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Georgia, Oklahoma, South Carolina, and Alaska opened some nonessential businesses, like tattoo parlors, this past weekend, and more states, like Colorado, are set to relax restrictions next week, yet none have met the "downward trajectory of covid-like syndromic cases reported within a 14-day period" established by the White House "reopening" guidelines. While more diagnostic testing is needed, testing alone won't be sufficient to move to the next phases of the guidelines, particularly in light of the high percentage of asymptomatic people infected with the coronavirus.
"One of the things that's clear is that this is a highly infectious virus, and that many people don't show symptoms," states Dr. Tom Frieden, a former director of the Centers for Disease Control and Prevention who is now CEO of an initiative called Resolve to Save Lives during a 6-minute interview with John Yang of the PBS NewsHour on April 22.
That makes it even harder to control, but still possible. There's a lot we can do to be safer. And the more we do now, the sooner and more safely we can come out [from states' stay-at-home orders]. That means boxing it in, doing the testing, isolation, contact tracing, and quarantine, that box, to get the virus in smaller and smaller clusters and cases, so that we can come out more safely.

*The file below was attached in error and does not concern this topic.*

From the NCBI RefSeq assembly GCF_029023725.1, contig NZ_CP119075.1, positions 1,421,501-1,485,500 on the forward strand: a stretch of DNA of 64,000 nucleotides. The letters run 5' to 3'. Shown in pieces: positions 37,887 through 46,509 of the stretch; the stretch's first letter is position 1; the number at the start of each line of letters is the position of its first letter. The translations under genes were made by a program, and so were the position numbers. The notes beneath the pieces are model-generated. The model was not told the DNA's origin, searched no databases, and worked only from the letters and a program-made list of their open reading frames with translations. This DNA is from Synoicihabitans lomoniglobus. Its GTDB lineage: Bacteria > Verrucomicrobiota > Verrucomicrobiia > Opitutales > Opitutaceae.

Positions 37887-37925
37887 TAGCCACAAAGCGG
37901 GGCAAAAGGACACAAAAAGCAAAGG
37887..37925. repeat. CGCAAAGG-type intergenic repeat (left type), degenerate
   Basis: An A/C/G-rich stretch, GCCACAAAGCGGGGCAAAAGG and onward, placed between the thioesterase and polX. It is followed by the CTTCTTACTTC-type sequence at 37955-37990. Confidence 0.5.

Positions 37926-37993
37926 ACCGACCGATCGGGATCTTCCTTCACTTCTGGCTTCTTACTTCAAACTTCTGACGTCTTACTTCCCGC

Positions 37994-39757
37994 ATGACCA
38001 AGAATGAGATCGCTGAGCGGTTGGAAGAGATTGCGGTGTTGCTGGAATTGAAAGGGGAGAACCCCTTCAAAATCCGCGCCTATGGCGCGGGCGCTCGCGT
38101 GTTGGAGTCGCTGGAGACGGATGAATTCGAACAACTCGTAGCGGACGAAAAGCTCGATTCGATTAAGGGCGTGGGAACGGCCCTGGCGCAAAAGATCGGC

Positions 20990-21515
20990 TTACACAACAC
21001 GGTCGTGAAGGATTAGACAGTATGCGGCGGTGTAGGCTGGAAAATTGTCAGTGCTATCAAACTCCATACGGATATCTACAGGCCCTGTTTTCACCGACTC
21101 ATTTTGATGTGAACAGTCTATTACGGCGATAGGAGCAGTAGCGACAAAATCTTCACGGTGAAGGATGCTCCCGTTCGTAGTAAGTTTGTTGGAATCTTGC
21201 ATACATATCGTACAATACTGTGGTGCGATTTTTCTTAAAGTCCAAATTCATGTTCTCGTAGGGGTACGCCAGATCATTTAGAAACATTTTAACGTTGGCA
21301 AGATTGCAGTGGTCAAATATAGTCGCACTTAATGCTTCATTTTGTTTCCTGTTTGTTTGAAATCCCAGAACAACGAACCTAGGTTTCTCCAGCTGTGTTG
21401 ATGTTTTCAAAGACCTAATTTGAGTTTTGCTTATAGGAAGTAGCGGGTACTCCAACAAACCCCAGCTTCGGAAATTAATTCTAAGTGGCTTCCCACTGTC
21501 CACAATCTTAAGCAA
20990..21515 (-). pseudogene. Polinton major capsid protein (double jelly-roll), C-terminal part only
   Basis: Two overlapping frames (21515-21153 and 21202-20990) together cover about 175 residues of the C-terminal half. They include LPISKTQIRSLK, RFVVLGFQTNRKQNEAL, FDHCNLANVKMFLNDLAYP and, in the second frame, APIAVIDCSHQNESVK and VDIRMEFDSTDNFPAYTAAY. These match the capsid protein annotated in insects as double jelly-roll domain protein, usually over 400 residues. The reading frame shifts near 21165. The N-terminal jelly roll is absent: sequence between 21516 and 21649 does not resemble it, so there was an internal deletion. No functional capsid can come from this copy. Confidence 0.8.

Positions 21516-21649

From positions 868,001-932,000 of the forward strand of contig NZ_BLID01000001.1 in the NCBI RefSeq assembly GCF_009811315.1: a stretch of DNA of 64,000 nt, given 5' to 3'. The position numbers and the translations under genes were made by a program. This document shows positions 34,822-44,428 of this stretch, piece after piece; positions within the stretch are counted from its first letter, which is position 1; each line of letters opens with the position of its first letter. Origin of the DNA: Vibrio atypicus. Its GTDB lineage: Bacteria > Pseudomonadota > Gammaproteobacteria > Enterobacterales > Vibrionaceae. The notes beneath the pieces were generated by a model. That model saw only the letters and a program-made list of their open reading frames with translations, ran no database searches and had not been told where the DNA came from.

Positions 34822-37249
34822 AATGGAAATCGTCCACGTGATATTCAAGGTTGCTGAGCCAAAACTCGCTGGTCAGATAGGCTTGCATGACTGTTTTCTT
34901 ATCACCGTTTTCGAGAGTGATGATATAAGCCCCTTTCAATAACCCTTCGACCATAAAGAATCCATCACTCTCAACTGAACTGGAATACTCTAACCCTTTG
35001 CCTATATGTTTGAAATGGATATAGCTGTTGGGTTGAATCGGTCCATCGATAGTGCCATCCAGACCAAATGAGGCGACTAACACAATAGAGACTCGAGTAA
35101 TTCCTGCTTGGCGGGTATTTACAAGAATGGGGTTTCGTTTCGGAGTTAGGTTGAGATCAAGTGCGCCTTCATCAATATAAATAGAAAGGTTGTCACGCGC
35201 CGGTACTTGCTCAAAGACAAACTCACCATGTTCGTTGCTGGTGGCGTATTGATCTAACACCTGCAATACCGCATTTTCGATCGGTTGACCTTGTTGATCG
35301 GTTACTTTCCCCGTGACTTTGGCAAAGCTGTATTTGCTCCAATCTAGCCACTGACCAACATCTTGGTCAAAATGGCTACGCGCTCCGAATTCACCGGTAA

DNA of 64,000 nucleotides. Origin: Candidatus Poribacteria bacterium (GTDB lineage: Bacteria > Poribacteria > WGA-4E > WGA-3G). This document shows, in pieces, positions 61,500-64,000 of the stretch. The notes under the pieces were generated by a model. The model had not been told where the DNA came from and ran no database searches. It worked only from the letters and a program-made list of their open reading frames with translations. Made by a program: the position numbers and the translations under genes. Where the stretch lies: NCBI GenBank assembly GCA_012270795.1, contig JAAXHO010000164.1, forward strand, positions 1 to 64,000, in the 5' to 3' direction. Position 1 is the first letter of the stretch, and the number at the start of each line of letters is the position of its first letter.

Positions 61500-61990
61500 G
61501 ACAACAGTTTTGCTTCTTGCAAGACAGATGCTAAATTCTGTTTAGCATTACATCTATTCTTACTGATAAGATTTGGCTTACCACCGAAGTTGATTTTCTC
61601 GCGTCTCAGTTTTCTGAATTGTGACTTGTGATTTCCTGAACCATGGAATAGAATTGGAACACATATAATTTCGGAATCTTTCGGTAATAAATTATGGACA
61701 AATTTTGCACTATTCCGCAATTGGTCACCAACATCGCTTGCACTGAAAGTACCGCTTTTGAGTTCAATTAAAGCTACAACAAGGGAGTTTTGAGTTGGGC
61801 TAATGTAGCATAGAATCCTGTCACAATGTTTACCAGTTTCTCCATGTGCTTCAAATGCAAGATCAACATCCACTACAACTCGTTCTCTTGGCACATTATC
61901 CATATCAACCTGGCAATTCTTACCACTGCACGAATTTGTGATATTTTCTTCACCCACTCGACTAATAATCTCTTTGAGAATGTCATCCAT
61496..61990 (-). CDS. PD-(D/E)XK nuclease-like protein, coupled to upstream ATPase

Frieden, who was also the New York City Health Commissioner under Mayor Michael Bloomberg, describes contact tracing and the other two public health strategies that accompany it: isolating the people who test positive and quarantining their contacts once found by the tracers, that are necessary to "get ahead of the curve" as opposed to flattening it with reactive mitigation strategies such as shelter-in-place and social distancing.
Contact tracing is a tried-and-true method of public health...It's old-fashioned public health, but it works. It's hard work, but it's how we can return to a new normal as soon and safely as possible.
Washington Post reporters Lena H. Sun, William Wan, and Yasmeen Abutaleb describe the importance of these containment strategies in the context of the Trump administration lacking an implementation plan in a far more comprehensive piece (source article) published April 10. The federal reopening guidelines were issued six days later.
Instead [of a national plan], a collection of governors, former government officials, disease specialists and nonprofits are pursuing a strategy that relies on the three pillars of disease control:
- Ramp up testing to identify people who are infected.
- Find everyone they interact with by deploying contact tracing on a scale America has never attempted before.
- And focus restrictions more narrowly on the infected and their contacts so the rest of society doesn’t have to stay in permanent lockdown [i.e., under stay-at-home orders.]